Oh, So You Can Actually Escape?
I was truly surprised that I was able to go 4 years without any symptoms and then suddenly the allergy hit me.
But that’s how it goes for most people.
So, even if you’ve lived in Japan for several years, it doesn’t mean you’re safe.
Just know that it can happen to you anytime.
While it’s annoying, it’s bearable as long as your symptoms aren’t super extreme.
And I hope this blog post gave you a few ideas on how to deal with hay fever in Japan.
Now, you might wonder why they don’t just get rid of all those pollen-producing trees then.
It’s not that easy. Plus, you don’t want to destroy all the forests. The government has planned to replace the trees with low pollen-producing species instead, but as there are so many of them, this may take decades.
Researchers are eagerly inventing ways to get rid of the symptoms completely. Soon there will be more options than the ones mentioned above.
Until then the population just has to “gaman” (我慢, ~ hang in there).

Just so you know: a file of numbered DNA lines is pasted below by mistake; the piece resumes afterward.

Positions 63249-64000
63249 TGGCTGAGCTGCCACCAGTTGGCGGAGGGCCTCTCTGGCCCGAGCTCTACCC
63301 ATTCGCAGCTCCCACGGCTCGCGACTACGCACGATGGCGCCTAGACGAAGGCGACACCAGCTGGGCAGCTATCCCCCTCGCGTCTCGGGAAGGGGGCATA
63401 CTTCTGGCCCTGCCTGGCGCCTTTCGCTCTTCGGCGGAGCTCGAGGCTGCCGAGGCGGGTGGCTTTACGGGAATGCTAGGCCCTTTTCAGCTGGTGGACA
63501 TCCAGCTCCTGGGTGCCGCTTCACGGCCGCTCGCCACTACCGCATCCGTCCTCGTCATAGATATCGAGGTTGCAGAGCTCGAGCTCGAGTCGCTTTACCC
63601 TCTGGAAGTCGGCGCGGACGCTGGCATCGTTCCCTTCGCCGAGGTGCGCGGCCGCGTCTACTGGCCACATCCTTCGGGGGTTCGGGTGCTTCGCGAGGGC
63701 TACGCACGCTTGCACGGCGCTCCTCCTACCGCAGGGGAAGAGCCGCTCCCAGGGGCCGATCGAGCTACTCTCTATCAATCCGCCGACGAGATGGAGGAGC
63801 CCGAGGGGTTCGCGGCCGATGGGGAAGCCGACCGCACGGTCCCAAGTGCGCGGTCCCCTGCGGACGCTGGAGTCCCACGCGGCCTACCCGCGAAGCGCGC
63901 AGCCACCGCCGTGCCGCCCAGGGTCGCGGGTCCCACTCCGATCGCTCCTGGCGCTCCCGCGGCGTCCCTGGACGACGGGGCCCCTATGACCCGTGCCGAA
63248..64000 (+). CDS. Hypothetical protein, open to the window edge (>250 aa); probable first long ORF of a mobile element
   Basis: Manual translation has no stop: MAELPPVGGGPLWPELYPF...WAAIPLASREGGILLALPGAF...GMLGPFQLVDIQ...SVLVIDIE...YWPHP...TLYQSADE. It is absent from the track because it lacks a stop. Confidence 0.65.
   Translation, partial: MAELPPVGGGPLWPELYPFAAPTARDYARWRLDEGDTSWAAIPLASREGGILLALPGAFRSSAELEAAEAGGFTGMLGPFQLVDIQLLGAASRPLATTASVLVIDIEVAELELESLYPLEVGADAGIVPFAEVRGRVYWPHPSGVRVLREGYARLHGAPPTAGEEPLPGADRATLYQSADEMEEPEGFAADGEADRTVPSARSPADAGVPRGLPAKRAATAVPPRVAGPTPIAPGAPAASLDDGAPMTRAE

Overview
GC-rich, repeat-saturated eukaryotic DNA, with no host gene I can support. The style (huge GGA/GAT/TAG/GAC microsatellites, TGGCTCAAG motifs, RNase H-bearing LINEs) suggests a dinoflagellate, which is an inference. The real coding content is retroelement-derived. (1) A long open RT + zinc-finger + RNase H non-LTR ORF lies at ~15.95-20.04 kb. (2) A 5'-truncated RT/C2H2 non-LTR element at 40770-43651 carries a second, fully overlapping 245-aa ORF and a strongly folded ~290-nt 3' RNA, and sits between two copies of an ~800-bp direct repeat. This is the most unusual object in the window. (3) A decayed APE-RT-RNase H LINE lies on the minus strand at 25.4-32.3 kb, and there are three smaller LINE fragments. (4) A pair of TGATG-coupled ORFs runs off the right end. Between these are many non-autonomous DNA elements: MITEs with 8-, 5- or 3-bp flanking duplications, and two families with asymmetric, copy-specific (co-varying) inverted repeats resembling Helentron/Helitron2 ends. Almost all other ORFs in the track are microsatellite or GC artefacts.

How about you?
Are you also suffering from allergies?
Do you have to deal with hay fever in Japan?
If so, what countermeasures are you using?
I suffered from hay fever every spring for many years. Then, a couple of years ago it suddenly stopped, after I switched to a whole-food, plant-based diet. (No meat, fish, dairy or processed food.) Second best move I ever made. :)
I’m glad to hear you found a way to overcome it.
I suppose a whole-food diet in Japan is not difficult.
Vegan, however, is not as big in Japan yet, so such a diet might be a bit more challenging, but not impossible. ;)